Over the course of its nine-plus hours, “Shoah” conveyed the horrors to a world that didn’t believe — or didn’t want to. Six million dead is unimaginable, but the words of one person at a time are more difficult to ignore. Like politics, genocide is local.

In the more than three decades since “Shoah,” Lanzmann — who passed away in July at 92 — released a series of ancillary films with footage not used in the original, such as “A Visitor From the Living” and “Sobibor, October 14, 1943, 4 p.m.”

The latest installments, “The Four Sisters,” is about four women who aren’t related by blood, just by their wartime experiences. The series of four separate films opens this week in New York and next week in Los Angeles, followed by a national release. All four films will be available in theaters, and moviegoers can see two of them per ticket.

Lanzmann’s approach here is different in format from the original. In “Shoah,” he used many voices to tell the larger story, splicing in interviews with survivors and perpetrators. With this project, he has given each “sister” her own film — her own opportunity to tell her horrifying and powerful story. They vary in length from 52 to 89 minutes.

Another stark difference: “Four Sisters” involves female perspectives, which were largely missing from the original “Shoah.”

But like “Shoah,” the “Four Sisters” films are difficult to watch. In “Baluty,” Paula Biren, originally of Lodz, Poland, tells Lanzmann that she hoped England or France would have stepped in to help after the German invasion.

“Poland had pacts with both countries,” she notes.

The two powers did declare war on Germany, but there were no large-scale military actions for months. All the city’s Jews were transferred to the infamous Lodz Ghetto. However, the Nazi-appointed head of the Jewish community, Chaim Rumkowski, made a deal with the Germans — to forestall deportation to the camps, Jews would engage in hard slave labor. It was a Faustian bargain: Some 45,000 Jews died of starvation or other causes in the ghetto.

When the Nazis said they were going to send every child younger than 9 to a special camp, Paula describes how one mother pulled her daughter back. An SS officer grabbed the mother by the neck, turned her around and shot her in front of her daughter.

But because of the deal, Paula attended a special high school and later was recruited to become a police officer. Upon realizing that she had unwittingly become complicit in sending black market merchants she had arrested to their deaths, Biren quit. But her guilt lingered.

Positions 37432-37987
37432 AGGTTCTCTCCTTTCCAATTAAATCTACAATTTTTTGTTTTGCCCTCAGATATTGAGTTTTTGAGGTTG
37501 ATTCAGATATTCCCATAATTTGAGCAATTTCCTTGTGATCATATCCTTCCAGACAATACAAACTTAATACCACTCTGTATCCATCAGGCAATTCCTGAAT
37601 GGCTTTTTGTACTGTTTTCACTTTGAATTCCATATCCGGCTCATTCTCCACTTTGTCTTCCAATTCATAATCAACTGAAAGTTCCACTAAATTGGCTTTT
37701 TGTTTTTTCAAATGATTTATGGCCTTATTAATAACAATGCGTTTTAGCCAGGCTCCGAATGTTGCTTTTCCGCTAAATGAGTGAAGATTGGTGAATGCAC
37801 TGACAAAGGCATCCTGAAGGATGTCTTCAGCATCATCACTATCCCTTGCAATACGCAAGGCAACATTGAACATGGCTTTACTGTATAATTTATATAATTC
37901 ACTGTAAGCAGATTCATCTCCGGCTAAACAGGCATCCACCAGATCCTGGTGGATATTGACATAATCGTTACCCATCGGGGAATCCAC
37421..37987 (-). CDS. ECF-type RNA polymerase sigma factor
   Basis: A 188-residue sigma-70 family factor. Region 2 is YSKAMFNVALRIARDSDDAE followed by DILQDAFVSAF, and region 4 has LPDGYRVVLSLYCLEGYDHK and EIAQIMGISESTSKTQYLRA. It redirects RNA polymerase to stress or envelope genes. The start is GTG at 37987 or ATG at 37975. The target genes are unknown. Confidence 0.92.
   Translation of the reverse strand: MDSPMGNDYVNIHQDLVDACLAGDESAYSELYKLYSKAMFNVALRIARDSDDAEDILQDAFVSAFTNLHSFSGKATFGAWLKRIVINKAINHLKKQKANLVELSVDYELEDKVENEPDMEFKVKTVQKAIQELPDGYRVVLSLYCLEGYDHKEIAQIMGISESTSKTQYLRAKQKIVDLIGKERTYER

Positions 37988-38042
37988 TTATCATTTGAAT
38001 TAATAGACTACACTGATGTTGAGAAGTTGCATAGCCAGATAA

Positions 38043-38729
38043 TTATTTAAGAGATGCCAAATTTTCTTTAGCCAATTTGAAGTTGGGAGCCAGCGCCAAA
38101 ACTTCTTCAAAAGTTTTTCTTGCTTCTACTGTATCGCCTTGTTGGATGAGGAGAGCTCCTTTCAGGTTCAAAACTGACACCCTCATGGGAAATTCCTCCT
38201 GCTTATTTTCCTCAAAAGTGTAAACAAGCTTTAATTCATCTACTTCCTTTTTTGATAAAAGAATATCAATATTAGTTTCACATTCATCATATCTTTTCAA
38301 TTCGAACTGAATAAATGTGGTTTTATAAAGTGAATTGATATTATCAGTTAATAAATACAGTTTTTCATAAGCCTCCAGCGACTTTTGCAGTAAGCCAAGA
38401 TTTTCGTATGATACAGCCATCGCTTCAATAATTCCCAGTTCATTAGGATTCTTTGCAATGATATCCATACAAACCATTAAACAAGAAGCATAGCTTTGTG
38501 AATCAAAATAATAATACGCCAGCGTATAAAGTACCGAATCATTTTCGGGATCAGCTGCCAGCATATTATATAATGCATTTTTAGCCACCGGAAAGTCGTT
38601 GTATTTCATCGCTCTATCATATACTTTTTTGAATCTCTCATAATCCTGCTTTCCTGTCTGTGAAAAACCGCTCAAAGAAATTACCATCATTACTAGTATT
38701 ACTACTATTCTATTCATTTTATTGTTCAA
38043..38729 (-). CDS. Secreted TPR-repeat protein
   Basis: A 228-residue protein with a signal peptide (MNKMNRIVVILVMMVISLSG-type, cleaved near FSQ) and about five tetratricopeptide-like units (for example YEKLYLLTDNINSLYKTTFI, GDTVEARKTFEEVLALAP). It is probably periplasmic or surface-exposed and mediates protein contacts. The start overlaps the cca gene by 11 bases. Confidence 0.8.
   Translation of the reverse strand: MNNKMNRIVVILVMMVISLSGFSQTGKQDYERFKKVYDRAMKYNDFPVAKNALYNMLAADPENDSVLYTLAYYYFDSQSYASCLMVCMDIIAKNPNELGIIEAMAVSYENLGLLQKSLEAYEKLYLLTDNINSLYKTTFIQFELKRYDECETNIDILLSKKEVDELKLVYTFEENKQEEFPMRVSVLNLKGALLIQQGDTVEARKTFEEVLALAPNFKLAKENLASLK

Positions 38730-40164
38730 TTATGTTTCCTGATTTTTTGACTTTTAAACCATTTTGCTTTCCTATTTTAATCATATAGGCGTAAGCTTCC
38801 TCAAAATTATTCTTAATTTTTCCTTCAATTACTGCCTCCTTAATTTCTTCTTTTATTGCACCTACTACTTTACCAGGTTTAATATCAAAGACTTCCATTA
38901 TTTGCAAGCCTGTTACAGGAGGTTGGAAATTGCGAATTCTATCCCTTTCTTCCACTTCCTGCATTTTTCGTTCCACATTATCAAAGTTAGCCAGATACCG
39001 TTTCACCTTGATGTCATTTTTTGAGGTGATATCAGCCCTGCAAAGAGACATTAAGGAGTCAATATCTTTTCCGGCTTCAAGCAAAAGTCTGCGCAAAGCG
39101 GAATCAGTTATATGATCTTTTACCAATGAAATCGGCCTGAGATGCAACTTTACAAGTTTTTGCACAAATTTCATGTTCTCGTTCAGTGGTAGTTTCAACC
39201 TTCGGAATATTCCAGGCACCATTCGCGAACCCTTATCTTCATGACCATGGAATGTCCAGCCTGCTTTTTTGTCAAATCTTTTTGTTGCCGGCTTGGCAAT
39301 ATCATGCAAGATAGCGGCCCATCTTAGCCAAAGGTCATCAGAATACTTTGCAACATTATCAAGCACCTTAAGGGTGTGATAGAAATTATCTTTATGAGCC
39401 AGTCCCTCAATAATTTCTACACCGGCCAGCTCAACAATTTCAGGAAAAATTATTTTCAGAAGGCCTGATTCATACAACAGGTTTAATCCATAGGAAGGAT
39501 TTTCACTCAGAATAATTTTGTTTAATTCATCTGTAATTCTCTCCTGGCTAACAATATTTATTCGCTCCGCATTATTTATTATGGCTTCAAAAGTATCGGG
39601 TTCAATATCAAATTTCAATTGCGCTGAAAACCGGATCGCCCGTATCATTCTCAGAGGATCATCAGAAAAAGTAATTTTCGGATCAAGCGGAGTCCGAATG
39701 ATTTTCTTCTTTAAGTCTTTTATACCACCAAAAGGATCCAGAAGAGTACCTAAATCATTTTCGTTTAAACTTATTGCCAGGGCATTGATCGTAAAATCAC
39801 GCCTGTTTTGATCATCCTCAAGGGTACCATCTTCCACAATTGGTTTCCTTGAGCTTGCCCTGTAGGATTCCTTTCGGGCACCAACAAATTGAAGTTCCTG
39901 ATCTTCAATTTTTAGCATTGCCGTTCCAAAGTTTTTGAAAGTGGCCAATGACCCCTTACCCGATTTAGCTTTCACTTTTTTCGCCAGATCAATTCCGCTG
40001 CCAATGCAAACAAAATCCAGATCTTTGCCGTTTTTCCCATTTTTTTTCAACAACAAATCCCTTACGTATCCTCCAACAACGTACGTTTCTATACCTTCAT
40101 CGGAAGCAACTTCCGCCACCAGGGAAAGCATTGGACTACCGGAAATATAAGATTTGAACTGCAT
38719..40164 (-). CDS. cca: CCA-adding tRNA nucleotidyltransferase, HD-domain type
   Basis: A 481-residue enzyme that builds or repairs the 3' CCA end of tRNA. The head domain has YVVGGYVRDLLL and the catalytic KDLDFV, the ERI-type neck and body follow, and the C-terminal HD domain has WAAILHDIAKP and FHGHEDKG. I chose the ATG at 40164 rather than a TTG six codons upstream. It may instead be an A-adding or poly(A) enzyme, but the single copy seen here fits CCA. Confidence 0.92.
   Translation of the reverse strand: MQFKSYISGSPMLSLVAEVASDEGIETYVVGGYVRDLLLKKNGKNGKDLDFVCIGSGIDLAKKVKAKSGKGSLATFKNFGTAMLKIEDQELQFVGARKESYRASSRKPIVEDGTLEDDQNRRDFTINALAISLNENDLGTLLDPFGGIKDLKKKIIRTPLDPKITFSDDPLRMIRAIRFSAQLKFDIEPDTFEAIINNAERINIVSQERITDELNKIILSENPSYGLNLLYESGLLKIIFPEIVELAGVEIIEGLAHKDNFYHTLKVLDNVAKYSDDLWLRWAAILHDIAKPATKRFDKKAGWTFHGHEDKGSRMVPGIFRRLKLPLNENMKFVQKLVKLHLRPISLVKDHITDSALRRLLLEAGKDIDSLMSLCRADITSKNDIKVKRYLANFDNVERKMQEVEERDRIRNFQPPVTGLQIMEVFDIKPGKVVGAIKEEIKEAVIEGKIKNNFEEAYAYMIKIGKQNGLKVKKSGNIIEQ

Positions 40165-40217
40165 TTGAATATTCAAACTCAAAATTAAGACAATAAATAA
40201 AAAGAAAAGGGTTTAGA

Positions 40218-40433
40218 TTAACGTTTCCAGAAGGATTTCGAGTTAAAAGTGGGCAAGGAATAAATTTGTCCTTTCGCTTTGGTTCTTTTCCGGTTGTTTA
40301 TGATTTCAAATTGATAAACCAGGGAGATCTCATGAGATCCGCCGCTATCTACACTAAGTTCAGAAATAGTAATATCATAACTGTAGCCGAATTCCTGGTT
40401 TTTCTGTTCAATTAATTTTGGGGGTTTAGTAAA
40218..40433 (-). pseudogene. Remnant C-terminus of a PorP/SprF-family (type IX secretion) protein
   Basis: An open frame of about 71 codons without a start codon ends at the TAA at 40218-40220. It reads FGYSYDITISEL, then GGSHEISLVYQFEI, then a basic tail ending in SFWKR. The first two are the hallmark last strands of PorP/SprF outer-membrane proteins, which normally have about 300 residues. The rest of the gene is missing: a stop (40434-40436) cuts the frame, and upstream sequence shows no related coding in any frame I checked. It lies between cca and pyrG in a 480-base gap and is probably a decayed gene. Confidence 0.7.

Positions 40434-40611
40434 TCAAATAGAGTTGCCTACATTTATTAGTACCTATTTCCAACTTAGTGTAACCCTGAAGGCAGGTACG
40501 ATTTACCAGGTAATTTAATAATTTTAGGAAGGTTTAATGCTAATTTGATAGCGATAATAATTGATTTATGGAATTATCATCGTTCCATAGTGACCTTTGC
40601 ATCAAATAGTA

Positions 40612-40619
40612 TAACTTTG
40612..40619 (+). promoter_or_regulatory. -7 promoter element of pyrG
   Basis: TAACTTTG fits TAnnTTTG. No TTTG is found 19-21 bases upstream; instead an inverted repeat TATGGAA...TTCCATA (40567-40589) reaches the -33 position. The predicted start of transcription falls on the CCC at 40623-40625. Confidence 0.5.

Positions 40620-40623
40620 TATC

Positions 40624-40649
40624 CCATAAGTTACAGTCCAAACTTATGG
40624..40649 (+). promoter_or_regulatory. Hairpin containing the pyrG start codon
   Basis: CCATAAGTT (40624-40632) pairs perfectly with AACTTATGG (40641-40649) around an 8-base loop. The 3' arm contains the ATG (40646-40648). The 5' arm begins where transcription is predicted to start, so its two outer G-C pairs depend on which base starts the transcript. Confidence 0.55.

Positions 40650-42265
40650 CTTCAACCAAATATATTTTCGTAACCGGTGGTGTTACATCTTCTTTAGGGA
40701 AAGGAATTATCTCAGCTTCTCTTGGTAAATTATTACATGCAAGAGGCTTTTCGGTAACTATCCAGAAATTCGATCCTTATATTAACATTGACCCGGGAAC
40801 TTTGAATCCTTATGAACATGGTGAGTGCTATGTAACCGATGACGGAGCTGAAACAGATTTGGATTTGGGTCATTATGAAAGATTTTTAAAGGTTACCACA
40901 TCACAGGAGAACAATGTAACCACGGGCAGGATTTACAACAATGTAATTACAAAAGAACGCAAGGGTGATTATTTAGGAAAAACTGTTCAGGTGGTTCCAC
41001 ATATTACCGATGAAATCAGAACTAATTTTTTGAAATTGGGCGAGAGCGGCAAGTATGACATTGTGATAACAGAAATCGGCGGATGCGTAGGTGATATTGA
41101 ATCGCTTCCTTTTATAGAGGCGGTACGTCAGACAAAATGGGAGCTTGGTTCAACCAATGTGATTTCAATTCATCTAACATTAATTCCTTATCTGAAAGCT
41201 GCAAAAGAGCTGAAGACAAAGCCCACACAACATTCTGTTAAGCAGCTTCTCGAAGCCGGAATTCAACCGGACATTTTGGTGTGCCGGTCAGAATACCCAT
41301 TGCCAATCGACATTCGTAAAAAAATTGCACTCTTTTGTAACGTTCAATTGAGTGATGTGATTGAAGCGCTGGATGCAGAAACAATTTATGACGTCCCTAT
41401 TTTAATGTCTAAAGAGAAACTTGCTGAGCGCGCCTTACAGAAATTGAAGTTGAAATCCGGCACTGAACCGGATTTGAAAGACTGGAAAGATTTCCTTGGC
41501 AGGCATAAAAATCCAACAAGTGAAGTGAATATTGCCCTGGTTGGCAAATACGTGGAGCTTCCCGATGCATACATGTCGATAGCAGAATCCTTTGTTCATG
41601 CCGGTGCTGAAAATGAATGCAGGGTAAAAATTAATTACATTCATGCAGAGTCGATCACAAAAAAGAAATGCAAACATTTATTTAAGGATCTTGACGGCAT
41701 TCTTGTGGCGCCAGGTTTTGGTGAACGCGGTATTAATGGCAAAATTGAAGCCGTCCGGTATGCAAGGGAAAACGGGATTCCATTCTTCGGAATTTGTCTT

Over the years, the guilt has transformed to anger.

“I felt then I had no choice,” she says. The world “should feel guilty for what was done to me.”

Ruth Elias, given the spotlight in “The Hippocratic Oath,” was 19 when the Nazis invaded the small town where her family lived for generations. Soon afterward, her father was barred from the sausage factory he owned  — by workers he had employed for years.

Ruth eventually was deported to Theresienstadt, where she witnessed drunken SS soldiers invade the women’s block and rape whomever they wanted. When it was discovered she was pregnant, Josef Mengele — the Nazi physician who performed horrific experiments on prisoners and became known as the “Angel of Death” — took over her care.

After she delivered her child, Mengele had her breasts strapped so she could not nurse the baby. He wanted to learn how long a newborn could survive without food. A Jewish camp doctor gave her medication that allowed her to kill her own child so she wouldn’t have to watch it suffer.

Paula Biren shown in “Baluty.” Lanzmann’s original “Shoah” film largely involved male testimonies. (Cohen Media Group)

In “Noah’s Ark,” Hanna Marton, like Paula, is guilt-ridden because she realizes that her survival was purchased at the expense of the 450,000 Hungarian Jews murdered in the late stages of the war. Her husband worked with Rudolf Kasztner, who had negotiated a deal with Adolf Eichmann that rescued nearly 1,700 Jews for a fee of $1,000 each.

“The Merry Flea” tells the story of Ada Lichtman, one of only three woman selected to work at Sobibor from among an estimated 250,000 Jews gassed there. Their job was to clean and refurbish the dolls stolen from Jewish children before they were sent to Germany. Dolls became constant reminders of what she went through.

It’s difficult not to view this new project in relation to the recent Pittsburgh synagogue shooting. Questions like “do we need another Holocaust film?” assume, wrongly, that their lessons have been learned. The Jews of Pittsburgh would disagree, as would parents of Jewish students at Pascack Valley High School in suburban New Jersey, where a set of swastikas was discovered for a second time in six weeks.